I’m thinking of my grandmother right now; her life didn’t have a grand metanarrative and she does not have a Wikipedia entry but she did a million kind things, taught me much (including a love of nature, how to look confident when you are scared and the secret to a perfect trifle) She also got me out of trouble countless times and its fair to say without her love, strength and idiosyncrasies there would be no LRM. I am just sad she never joined us on an expedition; she would have enchanted you I am sure. It would have been her birthday on Saturday (90th if you must know) It’s the first time I’ve not had a place to send a card to and I have been thinking of how to honour her memory.

The destination of this months derive is still a mystery – we can decide on the day depending on what we fancy doing – but its purpose is clear. We will not be dwelling on sadness and frustration but celebrating, remembering, plotting and well… planting seeds. Specifically native wild flower seeds. It will be rather more ramshackle and low key than last month’s barnstorming Hulme spectacular but all are welcome to join us.

We will be gathering at 2pm in The Britons Protection, Great Bridgewater Street and will set off soon afterwards. I do hope you can join us

Much love and foxgloves

PS blimey! a whole email without the word shenanigans xx

archive # 4 new years resolutions

How can we, as citizens, influence the development of our city and create space for art, creativity and conversation? There are other battles being fought for public space to at the moment; loiterers are active in campaigning over Birley Fields, Chorlton Meadows, Swallows Wood, Woodbank Park and more so that is more than a rhetorical question.

I have never been one for New Year’s resolutions and the LRM operates on our own time scale but it feels like the right time to reiterate some of what we stand for, in 2010 and beyond the LRM pledges to
• Stay interesting and resist the grind of commercialisation and recouperation
• Keep finding new ways of looking at the city and collecting the myriad mysteries it holds – there is not one Manchester but many layers…
• Remember the streets are ours for play, fun and creative mischief
• To offer anyone with an open mind a chance to wander with us in an atmosphere of tolerance, discovery and respect for all

We shall carry on building the city of our dreams with every step and finding treasure in the Mancunian rain – please join us for a walk and a brew; you never know where it might lead….

Love and power to you

Morag xx

Archive #2 the metaphysical treasure hunt

It feels a little wrong to have a favourite first sunday but the metaphysical treasure hunt was surely one of the most fun and insightful i can recall. A report will appear sometime soon but in the meantime here are the instructions so you can play it yourselves (pictures are some amusing signs I've seen recently and not related to the text)
Thanks to Alan for collating, and indeed creating most of, the clues. He truly is a loiterer of distinction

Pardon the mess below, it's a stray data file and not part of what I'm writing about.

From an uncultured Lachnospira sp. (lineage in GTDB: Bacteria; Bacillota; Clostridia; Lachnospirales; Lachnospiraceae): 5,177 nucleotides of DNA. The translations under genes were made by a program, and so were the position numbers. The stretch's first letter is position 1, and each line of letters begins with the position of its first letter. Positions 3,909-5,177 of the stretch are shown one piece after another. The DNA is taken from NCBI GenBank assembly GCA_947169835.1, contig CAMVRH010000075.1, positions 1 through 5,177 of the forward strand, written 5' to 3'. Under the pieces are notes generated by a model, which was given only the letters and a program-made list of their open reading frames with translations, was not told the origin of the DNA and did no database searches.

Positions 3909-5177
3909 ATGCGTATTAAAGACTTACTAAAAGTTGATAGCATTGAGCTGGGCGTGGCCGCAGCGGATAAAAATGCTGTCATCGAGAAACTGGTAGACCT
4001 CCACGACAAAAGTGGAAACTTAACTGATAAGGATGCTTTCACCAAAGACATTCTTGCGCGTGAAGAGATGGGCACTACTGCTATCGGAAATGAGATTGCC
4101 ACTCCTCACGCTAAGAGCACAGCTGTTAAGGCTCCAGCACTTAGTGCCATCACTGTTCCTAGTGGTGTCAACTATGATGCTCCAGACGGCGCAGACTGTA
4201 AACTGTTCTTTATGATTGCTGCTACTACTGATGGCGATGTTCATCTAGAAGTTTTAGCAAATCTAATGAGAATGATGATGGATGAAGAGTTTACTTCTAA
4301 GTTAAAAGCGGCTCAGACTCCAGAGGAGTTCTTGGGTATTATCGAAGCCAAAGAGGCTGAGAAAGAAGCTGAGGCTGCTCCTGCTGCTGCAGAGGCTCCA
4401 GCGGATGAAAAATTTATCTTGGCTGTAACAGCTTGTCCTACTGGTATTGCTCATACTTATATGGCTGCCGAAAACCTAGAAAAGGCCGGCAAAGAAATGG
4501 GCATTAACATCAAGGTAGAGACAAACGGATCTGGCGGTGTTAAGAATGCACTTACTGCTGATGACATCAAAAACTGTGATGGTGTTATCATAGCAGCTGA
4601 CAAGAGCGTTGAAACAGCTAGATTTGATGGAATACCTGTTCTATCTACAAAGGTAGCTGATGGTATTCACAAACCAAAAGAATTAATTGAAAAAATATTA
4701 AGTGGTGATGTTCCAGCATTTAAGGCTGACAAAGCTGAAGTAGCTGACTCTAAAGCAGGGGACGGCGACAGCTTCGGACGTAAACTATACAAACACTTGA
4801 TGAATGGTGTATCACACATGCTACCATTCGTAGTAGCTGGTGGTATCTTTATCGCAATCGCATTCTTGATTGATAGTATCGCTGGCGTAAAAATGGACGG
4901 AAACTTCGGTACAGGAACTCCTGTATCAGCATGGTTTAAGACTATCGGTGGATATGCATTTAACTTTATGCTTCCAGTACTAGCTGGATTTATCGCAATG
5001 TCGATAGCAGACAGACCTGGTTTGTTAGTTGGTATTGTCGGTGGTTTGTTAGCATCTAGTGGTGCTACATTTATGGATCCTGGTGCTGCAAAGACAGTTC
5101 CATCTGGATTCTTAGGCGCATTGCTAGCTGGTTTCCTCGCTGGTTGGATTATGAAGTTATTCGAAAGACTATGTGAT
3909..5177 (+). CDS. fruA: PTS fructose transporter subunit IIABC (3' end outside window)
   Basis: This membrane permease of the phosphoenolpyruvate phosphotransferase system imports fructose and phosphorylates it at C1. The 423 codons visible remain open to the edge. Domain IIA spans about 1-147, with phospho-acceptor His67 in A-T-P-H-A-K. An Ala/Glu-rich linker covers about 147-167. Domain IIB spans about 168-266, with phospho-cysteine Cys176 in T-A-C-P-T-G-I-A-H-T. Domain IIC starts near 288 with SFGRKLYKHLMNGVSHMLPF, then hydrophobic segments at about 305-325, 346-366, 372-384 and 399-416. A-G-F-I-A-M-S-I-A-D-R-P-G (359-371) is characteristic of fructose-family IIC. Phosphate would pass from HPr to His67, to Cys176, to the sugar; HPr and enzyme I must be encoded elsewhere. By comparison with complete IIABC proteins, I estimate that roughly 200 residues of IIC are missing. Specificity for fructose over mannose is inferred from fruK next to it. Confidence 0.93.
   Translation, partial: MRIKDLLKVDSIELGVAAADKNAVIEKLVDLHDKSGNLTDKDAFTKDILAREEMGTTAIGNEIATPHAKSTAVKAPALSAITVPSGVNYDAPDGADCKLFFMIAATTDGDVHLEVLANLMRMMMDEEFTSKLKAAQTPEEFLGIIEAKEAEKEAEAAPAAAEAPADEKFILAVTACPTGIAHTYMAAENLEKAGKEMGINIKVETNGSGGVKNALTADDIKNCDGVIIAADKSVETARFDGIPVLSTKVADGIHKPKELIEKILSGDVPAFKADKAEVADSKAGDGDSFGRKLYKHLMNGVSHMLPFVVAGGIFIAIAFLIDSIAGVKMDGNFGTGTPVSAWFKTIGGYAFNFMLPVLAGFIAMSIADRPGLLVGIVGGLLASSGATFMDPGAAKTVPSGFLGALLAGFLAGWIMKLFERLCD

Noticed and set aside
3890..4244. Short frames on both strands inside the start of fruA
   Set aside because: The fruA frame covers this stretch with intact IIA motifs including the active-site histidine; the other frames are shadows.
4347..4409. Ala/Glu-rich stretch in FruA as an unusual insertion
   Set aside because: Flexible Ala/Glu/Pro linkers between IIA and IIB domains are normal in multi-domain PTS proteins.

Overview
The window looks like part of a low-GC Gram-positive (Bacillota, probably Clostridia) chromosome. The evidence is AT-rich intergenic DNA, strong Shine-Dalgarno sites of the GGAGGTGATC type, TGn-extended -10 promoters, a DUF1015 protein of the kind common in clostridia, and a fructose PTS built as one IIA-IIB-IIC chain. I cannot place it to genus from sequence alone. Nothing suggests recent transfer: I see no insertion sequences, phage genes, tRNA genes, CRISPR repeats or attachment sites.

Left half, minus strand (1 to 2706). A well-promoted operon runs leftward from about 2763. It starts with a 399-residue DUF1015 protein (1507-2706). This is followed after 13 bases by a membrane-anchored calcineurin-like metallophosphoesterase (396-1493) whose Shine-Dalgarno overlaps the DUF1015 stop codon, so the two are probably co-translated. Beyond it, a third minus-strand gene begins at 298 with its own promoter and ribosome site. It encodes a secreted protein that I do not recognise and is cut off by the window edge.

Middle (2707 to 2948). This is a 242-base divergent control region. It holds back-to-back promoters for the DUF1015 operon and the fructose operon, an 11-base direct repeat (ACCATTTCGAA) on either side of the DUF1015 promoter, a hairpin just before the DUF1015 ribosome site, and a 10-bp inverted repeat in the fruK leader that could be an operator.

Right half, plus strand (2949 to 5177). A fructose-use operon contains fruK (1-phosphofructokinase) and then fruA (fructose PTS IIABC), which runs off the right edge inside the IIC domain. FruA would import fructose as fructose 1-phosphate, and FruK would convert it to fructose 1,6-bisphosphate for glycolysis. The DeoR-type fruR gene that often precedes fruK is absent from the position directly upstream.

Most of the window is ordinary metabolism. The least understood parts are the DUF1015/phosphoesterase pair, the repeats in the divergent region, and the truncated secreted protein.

[Image]Ask someone not playing the game to print off the instructions, cut them into separate strips, fold them and put them in an envelope.

Make groups of no more than 5 or 6 people.

There are 20 instructions in your envelope – take them out one at a time over the next 2 hours – some of the instructions will take 10 minutes to complete, others can go on for the rest of the walk. You don’t have to complete one instruction before you pick another – it’s good to combine them.
The instructions are open to interpretation – be creative, have fun and play
Follow your shadow – if you don’t have a shadow try to find some

Cities mark their history in stone – once the names have been carved they are rarely heard again. Find a memorial and read aloud the silent words and names.

Find a hole in [Image]the ground – instead of thinking of it as an inconvenience, look at it as an impromptu open-air exhibition or archaeological dig.

Unintended images are everywhere. Look out for simulacra, they are eruptions of secret history. They mean things...

Walk between two arbitrary points or around a block for the next 10 minutes – note what you discover on each circuit. Walk until the streets themselves are taking you for a walk.

Find a way to get to where you want to go by walking in the opposite direction.

Push to the edge of your comfort zone. Notice, if you reach it, the point at which you no longer feel safe. Then take one more step...

The streets are filled with zombies. Move through the crowds without giving yourself away. Observe the dead and their places covertly. Make sure you always have an escape route. Survive by moving.

Look for the non-human. Maps drawn by snails. Birds nesting in alcoves. Spiders decorating windows. Trees on rooftops...

Use the big plate glass windows of your city as cinema screens. Watch them like a movie-goer. Or be a director and call the shots.

Identify and explore edges, where one place becomes another. Travel along a boundary – if you think it’s safe enough, leap across it. Are the edges clear cut? Or are there transitional zones? Enjoy the blurred liminal territories.

Ask as many people as possible for directions to the heart of the city. Keep asking...

Fin somewhere to be private in a public space.

For this week only there is a citywide exhibition of art displays in the windows of the city’s homes. How many can you find?

The pavements and streets are a book. Look for the writing on the city – on posters, on rubbish, on graffiti, on manhole covers, on bins, on drains, on street furniture. Use this to guide your drift and rename the streets.